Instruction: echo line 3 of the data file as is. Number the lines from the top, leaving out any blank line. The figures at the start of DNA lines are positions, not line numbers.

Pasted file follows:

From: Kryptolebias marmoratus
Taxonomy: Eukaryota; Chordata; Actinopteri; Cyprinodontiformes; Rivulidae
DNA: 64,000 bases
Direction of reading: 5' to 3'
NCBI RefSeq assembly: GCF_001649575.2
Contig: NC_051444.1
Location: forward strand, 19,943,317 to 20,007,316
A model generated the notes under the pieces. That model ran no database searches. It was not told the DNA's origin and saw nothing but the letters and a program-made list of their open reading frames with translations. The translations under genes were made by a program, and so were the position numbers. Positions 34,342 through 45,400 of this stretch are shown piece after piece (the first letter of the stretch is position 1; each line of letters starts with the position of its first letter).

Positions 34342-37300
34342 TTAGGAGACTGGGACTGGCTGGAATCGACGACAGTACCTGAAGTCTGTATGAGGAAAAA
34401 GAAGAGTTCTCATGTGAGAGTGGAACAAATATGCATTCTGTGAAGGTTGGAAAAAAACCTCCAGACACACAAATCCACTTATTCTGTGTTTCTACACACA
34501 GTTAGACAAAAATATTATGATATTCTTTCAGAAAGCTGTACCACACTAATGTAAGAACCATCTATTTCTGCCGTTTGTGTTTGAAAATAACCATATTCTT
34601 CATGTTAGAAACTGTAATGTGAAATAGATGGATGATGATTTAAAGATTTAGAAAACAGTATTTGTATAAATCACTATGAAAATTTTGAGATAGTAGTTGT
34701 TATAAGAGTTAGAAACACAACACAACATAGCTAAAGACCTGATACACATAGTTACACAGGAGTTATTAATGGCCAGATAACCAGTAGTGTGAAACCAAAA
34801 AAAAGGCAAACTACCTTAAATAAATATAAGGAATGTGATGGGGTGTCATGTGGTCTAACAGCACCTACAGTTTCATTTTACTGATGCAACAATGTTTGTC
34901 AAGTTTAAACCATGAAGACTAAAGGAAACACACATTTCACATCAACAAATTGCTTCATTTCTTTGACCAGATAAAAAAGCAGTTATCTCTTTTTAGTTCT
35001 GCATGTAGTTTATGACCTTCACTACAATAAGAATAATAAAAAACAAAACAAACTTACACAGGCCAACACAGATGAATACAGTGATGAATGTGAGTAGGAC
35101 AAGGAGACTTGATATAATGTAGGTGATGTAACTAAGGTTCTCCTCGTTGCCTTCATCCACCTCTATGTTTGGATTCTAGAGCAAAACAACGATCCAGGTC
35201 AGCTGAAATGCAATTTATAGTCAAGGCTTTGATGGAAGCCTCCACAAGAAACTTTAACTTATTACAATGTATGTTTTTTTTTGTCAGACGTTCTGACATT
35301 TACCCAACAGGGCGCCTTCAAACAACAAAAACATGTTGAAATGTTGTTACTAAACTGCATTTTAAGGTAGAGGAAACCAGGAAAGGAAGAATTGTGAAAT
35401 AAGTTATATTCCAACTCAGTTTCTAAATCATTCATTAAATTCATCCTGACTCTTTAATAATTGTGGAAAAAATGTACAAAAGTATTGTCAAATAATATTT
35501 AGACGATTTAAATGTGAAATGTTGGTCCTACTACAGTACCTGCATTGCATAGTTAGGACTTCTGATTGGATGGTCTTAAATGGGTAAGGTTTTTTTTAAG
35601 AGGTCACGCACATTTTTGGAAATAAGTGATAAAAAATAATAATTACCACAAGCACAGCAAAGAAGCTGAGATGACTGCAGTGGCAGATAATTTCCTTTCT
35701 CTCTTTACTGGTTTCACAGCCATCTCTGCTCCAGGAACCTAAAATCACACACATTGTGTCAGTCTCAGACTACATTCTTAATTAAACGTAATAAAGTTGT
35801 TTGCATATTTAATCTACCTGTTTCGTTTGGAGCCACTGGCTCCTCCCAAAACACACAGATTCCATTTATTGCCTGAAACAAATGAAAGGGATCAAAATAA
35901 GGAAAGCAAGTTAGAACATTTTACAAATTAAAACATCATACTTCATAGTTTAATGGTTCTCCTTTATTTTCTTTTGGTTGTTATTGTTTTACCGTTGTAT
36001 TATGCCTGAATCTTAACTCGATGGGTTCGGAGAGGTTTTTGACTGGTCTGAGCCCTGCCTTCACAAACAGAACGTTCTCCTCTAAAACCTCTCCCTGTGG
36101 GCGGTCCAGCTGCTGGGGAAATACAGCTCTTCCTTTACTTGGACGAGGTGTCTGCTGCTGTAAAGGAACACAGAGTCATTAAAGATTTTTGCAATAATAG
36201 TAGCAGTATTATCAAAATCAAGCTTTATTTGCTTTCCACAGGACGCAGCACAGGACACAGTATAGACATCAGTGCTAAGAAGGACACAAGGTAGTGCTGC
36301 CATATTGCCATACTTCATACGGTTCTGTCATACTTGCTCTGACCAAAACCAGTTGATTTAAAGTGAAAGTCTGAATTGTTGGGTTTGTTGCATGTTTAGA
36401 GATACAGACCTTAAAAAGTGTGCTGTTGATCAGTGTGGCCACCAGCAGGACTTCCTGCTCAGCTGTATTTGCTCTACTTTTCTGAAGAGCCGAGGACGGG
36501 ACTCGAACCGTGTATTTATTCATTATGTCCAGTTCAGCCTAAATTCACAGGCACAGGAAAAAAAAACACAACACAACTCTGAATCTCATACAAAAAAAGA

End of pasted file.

DNA: 64,000 bases